Price then read a legal definition of harassment and said it is against the law.
“This town does not need to be subjected as a town to this matter and shown on Facebook,” Price said. “I’m willing to work with the mayor and the council, but I do not take lightly the criticism on the internet.”
When he finished, Long asked McCollum to comment.
“On what?” McCollum asked.
Long said she has freedom of speech. Price said everyone in the room did too. Long said anyone else there can start a Facebook page, even him. Price replied that he does not gossip on the internet.
McCollum explained that freedom of speech meant council members can criticize each other. If someone sued over “slander” posted on the page, the lawsuit would target the person who created the page, not the town.
Councilman Purser repeated his full confidence in McCollum warning the council of possible law violations. Purser stated that the “raise” they could gave to Humphries was to reimburse him for medical insurance.
Purser moved to make the website the official Fairview website, something that was established by McCollum earlier in the discussion. The motion stated that “any other social media created in the name of Fairview does not have the approval of the council.”
The council has no copyright on Fairview’s name and therefore cannot ban anyone from creating a page referencing the town, Long said. Purser’s motion passed by unanimous vote.
During a short closed session, the audience and Long left the room. A few people remained outside the closed meeting room. Even with the door closed, voices from inside the meeting room were clearly heard dismissing topics that law required be discussed in open session.
In open session again, Humphries said he approached Mayor Pro Tem Jerry Clontz with the proposal that town staff will answer to the council. According to Fairview’s charter, it is a mayor-council form of government where employees answer to the elected mayor instead of the council majority. Purser said Humphries could no longer be effective in his job while Long acted as his superior.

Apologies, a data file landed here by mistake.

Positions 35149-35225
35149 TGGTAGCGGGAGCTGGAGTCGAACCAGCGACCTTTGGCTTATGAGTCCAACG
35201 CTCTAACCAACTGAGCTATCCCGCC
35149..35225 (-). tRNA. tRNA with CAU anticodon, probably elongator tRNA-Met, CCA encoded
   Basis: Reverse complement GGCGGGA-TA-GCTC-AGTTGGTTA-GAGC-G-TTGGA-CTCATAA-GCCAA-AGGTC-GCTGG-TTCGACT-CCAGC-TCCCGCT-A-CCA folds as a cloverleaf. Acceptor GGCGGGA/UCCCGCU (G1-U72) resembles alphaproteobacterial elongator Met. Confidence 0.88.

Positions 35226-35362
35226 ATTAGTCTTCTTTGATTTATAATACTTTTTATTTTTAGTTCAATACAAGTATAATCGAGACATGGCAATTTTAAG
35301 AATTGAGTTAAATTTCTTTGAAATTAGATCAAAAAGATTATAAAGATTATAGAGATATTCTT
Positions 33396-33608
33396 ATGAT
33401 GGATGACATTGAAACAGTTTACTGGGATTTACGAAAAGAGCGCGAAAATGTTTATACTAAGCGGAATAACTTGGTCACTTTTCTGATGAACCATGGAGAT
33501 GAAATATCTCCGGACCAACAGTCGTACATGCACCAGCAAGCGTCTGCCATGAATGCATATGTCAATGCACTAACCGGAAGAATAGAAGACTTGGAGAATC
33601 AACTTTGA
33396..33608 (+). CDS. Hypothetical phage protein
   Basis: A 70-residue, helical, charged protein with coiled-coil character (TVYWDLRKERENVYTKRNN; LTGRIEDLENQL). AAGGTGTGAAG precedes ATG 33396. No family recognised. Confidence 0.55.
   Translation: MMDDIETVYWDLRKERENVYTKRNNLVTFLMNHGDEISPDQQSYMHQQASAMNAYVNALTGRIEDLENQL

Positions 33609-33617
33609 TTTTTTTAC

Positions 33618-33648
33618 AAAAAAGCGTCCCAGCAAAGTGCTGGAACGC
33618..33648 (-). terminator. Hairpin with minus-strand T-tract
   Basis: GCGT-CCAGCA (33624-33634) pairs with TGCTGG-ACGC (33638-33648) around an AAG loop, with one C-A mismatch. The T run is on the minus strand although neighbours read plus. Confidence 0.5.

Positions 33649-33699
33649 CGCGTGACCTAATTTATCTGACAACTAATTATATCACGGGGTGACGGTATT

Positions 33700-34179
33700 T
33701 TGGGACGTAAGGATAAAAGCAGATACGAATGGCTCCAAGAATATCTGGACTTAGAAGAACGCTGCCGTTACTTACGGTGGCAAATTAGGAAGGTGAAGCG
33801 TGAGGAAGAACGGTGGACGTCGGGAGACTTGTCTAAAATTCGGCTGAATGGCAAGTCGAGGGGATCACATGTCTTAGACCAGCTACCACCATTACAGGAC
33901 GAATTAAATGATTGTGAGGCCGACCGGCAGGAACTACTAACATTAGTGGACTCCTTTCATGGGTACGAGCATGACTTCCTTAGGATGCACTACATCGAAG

“It’s just a very detrimental situation,” Purser said. “The relationship, you know, the situation between...in the way I see it, the opinion the mayor has for you, Mr. Humphries. Whereas, on the other hand, it’s obvious that the council supports you, but yet the mayor doesn’t. It’s just a very unfortunate situation.”
It is,” Humphries said. “Is is very stressful.”
Humphries said he will work for the council and in return he liked the suggestion that members would “protect” him when he gets them information they request.
“But I can get hung out there, too, if I do something,” Humphries said.
Such a change would require a revision of Fairview’s charter, the organizational document that incorporated the town.
Clontz lamented his unsuccessful effort to keep peace between the mayor and council. He asked members to vote and not argue with Long in future meetings. But he also said more feedback from Fairview residents would help guide their decisions. Earlier, Price said he has never received a phone call or letter about a town issue in the two years on the council.
“We do need feedback from the community and we need feedback from the whole community,” Clontz said. “Not eight people or ten people.”
“And I’m glad you just said that,” Purser said. “It’s good that we have people who show up, it’s good that we have people that speak, but that doesn’t necessarily mean that they’re representing the opinions of the entire community.”
Purser also pointed out that Long was elected by the people to the office of mayor, and deserves the council’s respect for that reason.
“Respect is earned,” Price said.